I am a firm believer that it should be within the reach of every person to own a ludicrously fast car, a stupidly powerful handgun and a magnum rifle that could take a T-rex off its feet at 1,000 yards.
In case you were wondering, I’m not referring to when you are 50 and having a midlife crisis. Out of the gate, with a reasonably grown-up job these goals should be an option. We all draw our power floor somewhere, be it a small Glock or a .454 Casull. I stopped at a .44 Magnum for handguns, but for my rifles I’m bolder. A rifle chambered in .338 Lapua has been on my wish list for a long time, and Savage had made that wish attainable for people with normal salaries.
The .338 Lapua, like most European imports, has always been expensive. The average price for a rifle is around $6,000, with lower end ones around $4,000. That is well out of the acceptable limits of most working stiffs, me included. Couple that, with ammunition on average at $7 a round, and you have a very expensive hobby. Developed as a cartridge developed for military snipers during the 1980s, the .338 Lapua based upon the .416 Rigby parent case has always had a hefty price tag. Similar to a Rolex and a Porsche, it’s long been considered in civilian circles as a display of wealth to own, and you had to open your fruity European ammo box with a smug look and one pinkie in the air. The .338 Lapua was not for you, peasants. In the fine tradition of Detroit Muscle Cars decimating more expensive Supercars, Savage kicked that model in the teeth — with a steel toe.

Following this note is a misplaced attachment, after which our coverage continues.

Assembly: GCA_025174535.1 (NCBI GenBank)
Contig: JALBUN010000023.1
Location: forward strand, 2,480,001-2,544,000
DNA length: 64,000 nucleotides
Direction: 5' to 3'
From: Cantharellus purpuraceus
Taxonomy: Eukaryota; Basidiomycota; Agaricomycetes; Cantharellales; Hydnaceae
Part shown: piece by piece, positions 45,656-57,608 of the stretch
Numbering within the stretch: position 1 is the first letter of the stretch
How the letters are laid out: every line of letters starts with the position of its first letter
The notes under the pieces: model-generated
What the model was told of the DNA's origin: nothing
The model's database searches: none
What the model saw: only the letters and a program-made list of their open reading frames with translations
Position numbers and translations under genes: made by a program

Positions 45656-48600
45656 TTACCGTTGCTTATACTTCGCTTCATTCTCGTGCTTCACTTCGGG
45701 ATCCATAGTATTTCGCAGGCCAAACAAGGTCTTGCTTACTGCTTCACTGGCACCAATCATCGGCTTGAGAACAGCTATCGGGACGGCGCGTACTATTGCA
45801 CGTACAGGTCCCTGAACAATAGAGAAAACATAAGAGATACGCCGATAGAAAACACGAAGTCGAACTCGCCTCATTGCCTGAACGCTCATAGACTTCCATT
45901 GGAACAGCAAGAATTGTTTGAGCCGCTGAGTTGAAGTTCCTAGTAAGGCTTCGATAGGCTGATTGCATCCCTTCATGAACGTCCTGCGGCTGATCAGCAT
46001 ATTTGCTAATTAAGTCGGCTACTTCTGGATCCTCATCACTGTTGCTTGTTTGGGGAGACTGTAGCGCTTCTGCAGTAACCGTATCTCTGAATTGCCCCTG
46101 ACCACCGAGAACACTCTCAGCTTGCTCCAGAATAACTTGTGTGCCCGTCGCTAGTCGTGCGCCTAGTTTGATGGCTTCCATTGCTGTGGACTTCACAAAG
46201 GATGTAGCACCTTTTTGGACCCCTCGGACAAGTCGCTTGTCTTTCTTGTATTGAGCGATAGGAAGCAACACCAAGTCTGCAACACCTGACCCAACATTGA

Savage Brings the Heat
The Savage 110 BA Stealth retails for $1,622 and has a street price closer to $1,200. Less expensive or cheap rarely translates to quality, but Savage is one of the most underrated of all the rifle manufactures. This rifle delivers and at a fraction of most magazine fed .338 Lapua competitors. The Savage AccuTrigger delivers all you need right out of the box. I’ve heard tactical Timmys’ poo-poo the AccuTrigger. The trigger on GunsAmerica’s test rifle broke at a clean 2½ pounds out of the box, and I didn’t bother adjusting it.
- Type: Bolt-action, detachable magazine
- Cartridge: .338 Lapua ( 300 Win Mag also available.)
- Barrel Length: 24 in.
- Overall Length: 49 in.
- Weight: 11 pounds
- Stock: Aluminum chassis
- Finish: Matte black
- Twist: 1:9.3 in.
- Capacity: 5+1 rds.
- Safety: Selector switch
- MSRP: $1,629
Most consumers don’t even realize the trigger is adjustable, it is so good at the factory setting. The crisp trigger aside, what matters the most in a rifle is the accuracy. Ergonomics are nice as are smooth bolts, and don’t forget aesthetics. (Yes, it looks like James Bond would shoot it.) In the end, accuracy is king. There are a lot of factors that results in a rifle being accurate. In that department, the Savage BA 110 Stealth crushed it out of the park.
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My zero group was a ½ inch at 100 meters, which is pretty good. Undoubtedly, ½ MOA is a nice starting place, and it is something very difficult to hold at range. I moved straight back to 1,100 meters, because this is a .338 Lapua after all — not a BB gun. I didn’t bother to ask what the truing range should be (1.2 Mach, which is a long ways for this caliber), I picked 1,100 because it was as far as I could reach without some serious hoop jumping. I trued my muzzle velocity on a steel target, then shot a paper group for GP. My Savage 110 printed a 4½-inch group on paper, in a 20 mph wind. Out of the box, it produced sub half MOA in high winds. I have been shooting long-range and testing rifles for a while, and that is the best group I have ever printed on paper at that range. Uncle Sugar spent a lot of taxpayer money making sure I could shoot. Before my internet commandos get all excited, it was a three-shot group. Remember, .338 is expensive, and when I went to check the target, I didn’t expect a group that tight. Wind, luck and all things considered: That is a damn tight shot group.